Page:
• (Anna = Fee Simple subject to executory interest; Ben has an executory interes)
  11. Future interests following a life estate
    • 1. Reversion - if possession of land goes back to the grantor after the life estate ends 
    • 2. Remainder - if possession of land goes to a third party after the life estate ends
  12. Types of waste
    • 1. Affirmative,
    • 2. permissive,
    • 3. ameliorative
  13. How to spot a waste problem?
    1. Do multiple parties have simultaneous interests, (e.g., life tenant, remainder, future interests, Landlord vs. Tenant)?

    2. Is there a change in the value of the property due to the actions/inactions of the party in possession?

    3. Will the waste substantially change the interest taken by the party out of possession?
  14. Types of Concurrent Estates
    • 1. Tenants in Common 
    • 2. Joint Tenants
    • 3. Tenancy by the Entirety
  15. Tenancy in Common
    • - Default concurrent estate
    • - Concurrent Os have separate but undivided interests in the property 
    • - NO right of survivorship
  16. Joint Tenancy
    - Right of survivorship 

    • Creation: 
    • 1. Grantor must make a clear expression of intent AND
    • 2. Must be survivorship language "as joint tenants with a right of survivorship" 

    • Need 4 unities: 
    • 1. Unity of possession: equal right to possess the whole of the property
    • 2. Unity of Interest: Must have equal share of same type of interest 
    • 3. Unity of Time: Must receive ints at same time 
    • 4. Unity of Title: Must receive ints in same instrument of title 

    - Severance: if any unity severed, joint tenancy terminated and turns to tenants in common
  17. Common ways to sever a joint tenancy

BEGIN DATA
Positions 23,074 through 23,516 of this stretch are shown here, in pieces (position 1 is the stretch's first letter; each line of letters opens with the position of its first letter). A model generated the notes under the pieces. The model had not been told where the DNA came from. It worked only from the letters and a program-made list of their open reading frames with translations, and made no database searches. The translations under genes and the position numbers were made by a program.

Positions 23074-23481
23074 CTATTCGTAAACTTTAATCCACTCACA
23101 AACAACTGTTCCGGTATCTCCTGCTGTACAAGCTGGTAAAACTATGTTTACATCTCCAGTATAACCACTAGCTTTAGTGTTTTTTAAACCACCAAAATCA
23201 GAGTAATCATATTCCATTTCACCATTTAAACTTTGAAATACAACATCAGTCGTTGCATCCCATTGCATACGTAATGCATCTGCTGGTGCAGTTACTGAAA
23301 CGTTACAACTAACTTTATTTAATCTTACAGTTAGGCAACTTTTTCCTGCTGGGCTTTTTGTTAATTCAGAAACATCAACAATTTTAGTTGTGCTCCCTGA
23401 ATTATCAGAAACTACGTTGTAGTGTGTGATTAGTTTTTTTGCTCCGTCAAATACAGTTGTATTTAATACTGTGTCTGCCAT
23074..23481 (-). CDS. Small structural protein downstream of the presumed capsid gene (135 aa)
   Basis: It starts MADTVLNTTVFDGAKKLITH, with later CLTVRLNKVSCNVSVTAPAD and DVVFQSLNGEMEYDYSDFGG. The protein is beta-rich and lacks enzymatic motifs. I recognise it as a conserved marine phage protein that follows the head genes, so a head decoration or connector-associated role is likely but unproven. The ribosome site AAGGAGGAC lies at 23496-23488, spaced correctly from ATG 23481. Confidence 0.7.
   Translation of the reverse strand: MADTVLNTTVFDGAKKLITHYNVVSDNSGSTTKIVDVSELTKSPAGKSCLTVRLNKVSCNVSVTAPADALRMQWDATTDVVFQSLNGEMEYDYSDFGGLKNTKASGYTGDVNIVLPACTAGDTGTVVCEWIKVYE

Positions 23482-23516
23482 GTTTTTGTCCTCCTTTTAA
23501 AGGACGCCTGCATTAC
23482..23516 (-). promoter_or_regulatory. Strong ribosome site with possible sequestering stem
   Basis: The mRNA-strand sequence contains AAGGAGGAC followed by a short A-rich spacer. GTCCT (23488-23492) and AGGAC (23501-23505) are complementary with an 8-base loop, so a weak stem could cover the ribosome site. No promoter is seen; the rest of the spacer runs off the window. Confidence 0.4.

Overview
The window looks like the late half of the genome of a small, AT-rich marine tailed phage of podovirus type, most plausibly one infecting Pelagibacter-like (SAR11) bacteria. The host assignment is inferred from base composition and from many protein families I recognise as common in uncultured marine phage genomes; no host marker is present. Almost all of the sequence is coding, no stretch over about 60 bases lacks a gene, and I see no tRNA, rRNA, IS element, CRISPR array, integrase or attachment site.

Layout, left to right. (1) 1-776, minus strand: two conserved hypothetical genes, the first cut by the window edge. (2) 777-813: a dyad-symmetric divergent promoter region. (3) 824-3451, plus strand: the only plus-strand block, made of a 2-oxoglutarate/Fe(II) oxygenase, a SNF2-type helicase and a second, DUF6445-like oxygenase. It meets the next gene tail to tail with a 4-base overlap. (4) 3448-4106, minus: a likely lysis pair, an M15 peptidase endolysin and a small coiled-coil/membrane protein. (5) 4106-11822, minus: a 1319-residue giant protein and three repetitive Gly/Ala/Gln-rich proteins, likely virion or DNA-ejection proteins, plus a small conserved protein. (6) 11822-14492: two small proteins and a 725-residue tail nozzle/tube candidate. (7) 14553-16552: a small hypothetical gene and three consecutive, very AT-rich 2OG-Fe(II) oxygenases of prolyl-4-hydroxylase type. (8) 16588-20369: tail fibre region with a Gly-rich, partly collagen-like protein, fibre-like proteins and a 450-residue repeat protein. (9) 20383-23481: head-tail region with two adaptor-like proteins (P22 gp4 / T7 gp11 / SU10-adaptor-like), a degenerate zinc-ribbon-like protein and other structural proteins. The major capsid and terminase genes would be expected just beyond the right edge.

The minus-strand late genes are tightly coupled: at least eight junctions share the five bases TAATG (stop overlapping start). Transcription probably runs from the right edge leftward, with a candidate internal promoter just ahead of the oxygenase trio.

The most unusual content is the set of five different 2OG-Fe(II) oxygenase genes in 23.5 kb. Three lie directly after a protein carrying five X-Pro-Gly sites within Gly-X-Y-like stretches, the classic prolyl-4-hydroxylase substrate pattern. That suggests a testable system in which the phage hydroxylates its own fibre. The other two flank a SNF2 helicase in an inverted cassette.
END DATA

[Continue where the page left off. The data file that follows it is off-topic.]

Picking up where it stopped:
Destroy one of the 4 unities

    - Intervivos transfer: transfer during life will destroy the right of survivorship and convert the estate into a tenancy in common

    - Mortgage: a joint tenant grants a mortgage int to the joint tenancy to a creditor. (Majority Lien Theory = joint tenancy not destroyed; Minority Title Theory = mortgage severs joint tenancy) 

    - Leases (Some JXs = lease severs; others = temporary suspension of tenancy)
  18. What happens to a lien on a joint tenant's int after his death?
    It terminates and does not encumber the other joint tenants
  19. Tenancy by the Entirety
    • - Joint tenancy btwn married spouses 
    • - right of survivorship 
    • - Cannot alienate or encumber shares w/o consent of other spouse
  20. Abatement
    Permits the reduction or elimination of a devise when the assets of the estate are insufficient to pay all debts and satisfy all devises. A general devise (e.g. a bequeath of $) is sacrificed to honor a specific devise
  21. Ademption
    Applies only to specific and not general devise
  22. life tenant liability for damage caused by third party negligence
  23. If no titile is acquired, can you still have eminent domain?
    No. Would need to argue for AP
  24. If there is no dedication statute for schools, is it enough that the deed intended to give the school the property for the school to own it?
  25. Who owns legal title in a Title theory state?
    The Mortgagee (Lender)
  26. Who owns title to the land in a Lien Theory state?
    The Mortgagor until foreclosure
Card Set:
Property BAR
2013-06-09 21:17:01

Property Law Bar exam